"This program is not a health care reform proposal," Feldman says. "It's simply a way for the state to buy health care in a more informed and sensitive manner, and as such it will save a small amount of money."
Feldman says the plan proposed by DFLer Becky Lourey is much more far-reaching, and would likely cost the state money.
Lourey wants to expand MinnesotaCare to include more uninsured people, and allow businesses to buy MinnesotaCare coverage for their workers. She also wants to expand the state employee health plan to include cities and counties, and is calling for a ceiling on administrative costs for insurance companies that receive public dollars.
Her 5 percent limit is dramatically lower than what many plans currently spend on administrative costs. Lourey says her plan would achieve universal health coverage by the year 2010.
"And you don't do it by -- as policymakers or as governor -- by demanding. You don't do by dictating, you don't do it by threatening lawsuits," Lourey says. "You do it by working together, by looking at the common good."
Lourey, who's challenging Hatch in the September primary, says she has a better track record than Hatch on health care. Lourey chairs the Senate Health and Family Security Committee, and co-authored the legislation creating MinnesotaCare in the 1990s.
Lourey doesn't know how much her plan would cost, but is the only candidate to call for increasing corporate and upper-income taxes to raise more money for state programs.
Feldman says Lourey needs to fill in the details on her plan, and says her -percent limit on administrative costs would likely eliminate cost-saving programs and add more to costs than it would save.
Feldman says none of the plans proposed so far are as bold as what the state of Massachusetts is doing. Starting next July, Massachusetts will require residents to have health insurance, and will charge a fee to employers who don't provide coverage for their workers. State health care programs will be expanded to cover more low-income residents.
Independence Party candidate Peter Hutchinson says he'll announce a comprehensive health care plan later this week. Hutchinson has developed the plan with his running mate, Dr. Maureen Reed, a former medical director for HealthPartners. Hutchinson says rising health care costs are the biggest economic threat facing Minnesota.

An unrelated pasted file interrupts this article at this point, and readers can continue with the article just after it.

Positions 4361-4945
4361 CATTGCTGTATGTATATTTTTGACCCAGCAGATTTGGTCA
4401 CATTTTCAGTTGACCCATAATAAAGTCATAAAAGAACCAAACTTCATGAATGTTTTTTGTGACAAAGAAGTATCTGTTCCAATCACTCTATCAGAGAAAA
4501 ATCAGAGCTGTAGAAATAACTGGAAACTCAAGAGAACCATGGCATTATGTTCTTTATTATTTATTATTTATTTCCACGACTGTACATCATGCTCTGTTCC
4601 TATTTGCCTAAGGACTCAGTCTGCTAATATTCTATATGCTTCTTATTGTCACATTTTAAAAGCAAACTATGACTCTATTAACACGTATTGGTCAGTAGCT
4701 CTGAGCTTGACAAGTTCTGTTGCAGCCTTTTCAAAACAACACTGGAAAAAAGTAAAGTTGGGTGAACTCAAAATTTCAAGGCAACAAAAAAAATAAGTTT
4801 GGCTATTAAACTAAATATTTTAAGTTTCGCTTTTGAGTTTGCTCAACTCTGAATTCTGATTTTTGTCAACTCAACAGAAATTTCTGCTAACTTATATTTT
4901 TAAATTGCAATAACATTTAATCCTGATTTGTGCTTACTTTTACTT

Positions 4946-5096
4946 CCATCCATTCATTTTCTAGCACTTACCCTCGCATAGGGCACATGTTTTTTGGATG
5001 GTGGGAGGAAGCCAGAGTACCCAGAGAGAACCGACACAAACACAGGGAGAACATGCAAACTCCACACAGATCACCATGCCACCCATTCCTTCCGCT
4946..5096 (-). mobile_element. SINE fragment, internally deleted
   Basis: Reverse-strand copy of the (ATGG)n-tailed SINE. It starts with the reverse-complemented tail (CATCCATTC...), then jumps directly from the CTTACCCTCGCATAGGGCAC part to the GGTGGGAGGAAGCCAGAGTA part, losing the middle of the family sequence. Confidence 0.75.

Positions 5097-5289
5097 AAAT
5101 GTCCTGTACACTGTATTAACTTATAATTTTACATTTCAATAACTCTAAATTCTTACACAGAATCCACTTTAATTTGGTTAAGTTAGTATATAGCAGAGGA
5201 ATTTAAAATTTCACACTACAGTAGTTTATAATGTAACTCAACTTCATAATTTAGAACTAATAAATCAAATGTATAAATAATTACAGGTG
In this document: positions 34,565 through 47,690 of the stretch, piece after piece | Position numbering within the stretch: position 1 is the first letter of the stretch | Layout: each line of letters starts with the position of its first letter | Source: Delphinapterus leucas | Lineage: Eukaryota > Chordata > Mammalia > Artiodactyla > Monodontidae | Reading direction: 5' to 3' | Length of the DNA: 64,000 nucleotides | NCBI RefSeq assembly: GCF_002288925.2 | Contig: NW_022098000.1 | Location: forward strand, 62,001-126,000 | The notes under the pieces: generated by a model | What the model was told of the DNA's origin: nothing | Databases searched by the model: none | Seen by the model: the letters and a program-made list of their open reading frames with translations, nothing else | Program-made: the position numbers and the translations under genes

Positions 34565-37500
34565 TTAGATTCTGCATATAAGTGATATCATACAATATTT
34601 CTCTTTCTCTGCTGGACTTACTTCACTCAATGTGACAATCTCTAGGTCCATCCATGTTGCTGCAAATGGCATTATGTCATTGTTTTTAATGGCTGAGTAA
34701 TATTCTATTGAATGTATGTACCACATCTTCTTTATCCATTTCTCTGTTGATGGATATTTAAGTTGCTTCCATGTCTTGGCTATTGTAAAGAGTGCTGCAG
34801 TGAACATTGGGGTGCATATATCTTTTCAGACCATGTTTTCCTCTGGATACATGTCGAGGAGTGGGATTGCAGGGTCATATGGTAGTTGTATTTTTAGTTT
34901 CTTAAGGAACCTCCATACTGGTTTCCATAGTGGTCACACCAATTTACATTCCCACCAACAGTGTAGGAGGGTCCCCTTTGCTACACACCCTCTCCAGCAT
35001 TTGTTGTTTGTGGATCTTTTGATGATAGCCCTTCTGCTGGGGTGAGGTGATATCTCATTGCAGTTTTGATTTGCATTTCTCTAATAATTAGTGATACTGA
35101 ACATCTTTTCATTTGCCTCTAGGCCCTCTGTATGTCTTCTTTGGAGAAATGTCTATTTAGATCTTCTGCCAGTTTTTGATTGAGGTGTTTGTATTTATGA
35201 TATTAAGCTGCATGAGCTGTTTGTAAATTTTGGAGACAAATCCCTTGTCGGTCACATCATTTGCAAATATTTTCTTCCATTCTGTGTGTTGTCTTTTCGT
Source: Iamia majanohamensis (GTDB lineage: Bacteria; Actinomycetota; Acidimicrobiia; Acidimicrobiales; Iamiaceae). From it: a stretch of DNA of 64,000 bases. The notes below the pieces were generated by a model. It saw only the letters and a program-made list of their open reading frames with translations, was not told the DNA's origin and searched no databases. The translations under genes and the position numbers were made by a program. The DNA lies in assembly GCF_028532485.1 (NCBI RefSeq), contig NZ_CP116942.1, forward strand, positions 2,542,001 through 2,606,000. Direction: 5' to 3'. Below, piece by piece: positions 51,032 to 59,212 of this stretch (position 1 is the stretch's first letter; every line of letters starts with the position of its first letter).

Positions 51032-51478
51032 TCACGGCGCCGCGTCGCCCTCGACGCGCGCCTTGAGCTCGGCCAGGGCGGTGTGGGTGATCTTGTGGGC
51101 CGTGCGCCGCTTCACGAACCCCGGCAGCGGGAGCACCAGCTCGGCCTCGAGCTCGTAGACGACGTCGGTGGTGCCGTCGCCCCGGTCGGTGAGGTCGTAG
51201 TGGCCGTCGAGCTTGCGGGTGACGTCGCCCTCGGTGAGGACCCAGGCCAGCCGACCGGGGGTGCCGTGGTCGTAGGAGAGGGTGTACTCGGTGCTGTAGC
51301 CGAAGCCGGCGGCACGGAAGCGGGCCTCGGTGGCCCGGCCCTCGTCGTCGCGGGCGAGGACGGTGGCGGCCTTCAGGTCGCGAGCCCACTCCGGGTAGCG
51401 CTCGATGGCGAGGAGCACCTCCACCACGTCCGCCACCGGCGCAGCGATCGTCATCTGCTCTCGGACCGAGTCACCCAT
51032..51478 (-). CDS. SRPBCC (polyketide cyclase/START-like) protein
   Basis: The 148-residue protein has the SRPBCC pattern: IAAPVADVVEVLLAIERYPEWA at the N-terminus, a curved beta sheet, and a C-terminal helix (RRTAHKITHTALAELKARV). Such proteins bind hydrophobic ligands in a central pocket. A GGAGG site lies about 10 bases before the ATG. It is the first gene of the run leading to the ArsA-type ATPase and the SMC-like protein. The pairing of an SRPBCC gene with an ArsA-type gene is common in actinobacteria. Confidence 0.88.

"We have to get to universal coverage," Hutchinson says. "We have to make sure that every citizen in Minnesota has access to health care that's affordable, absolutely. That's part of the economic package that makes us a much more competitive state."
Hutchinson says if the state doesn't control health care costs, there won't be enough money left for education, public safety and other priorities.
As the candidates outline their proposals, political experts says it's unclear how politically potent the issue of health care will be this campaign.
Political scientist Larry Jacobs of the University of Minnesota's Humphrey Institute says health care is a major concern for voters getting squeezed out of health coverage. He says the issue is directly tied to taxes, since expanding state health care programs will cost money.
"I think the question in the governor's race in terms of health care is, do we want to raise taxes to pay for those programs or not," Jacobs says.
And the opinion polls, Jacobs says, are "ambiguous." Voters tend to support the idea of programs like MinnesotaCare, Jacobs says, but are divided on whether to raise taxes to pay for them.
He says the issue of health coverage is very important to low-income Minnesotans, who are less likely to vote and be politically active than wealthy residents.
However, Jacobs says the issue is starting to affect more and more middle-class voters, a group that could determine the outcome of the governor's race.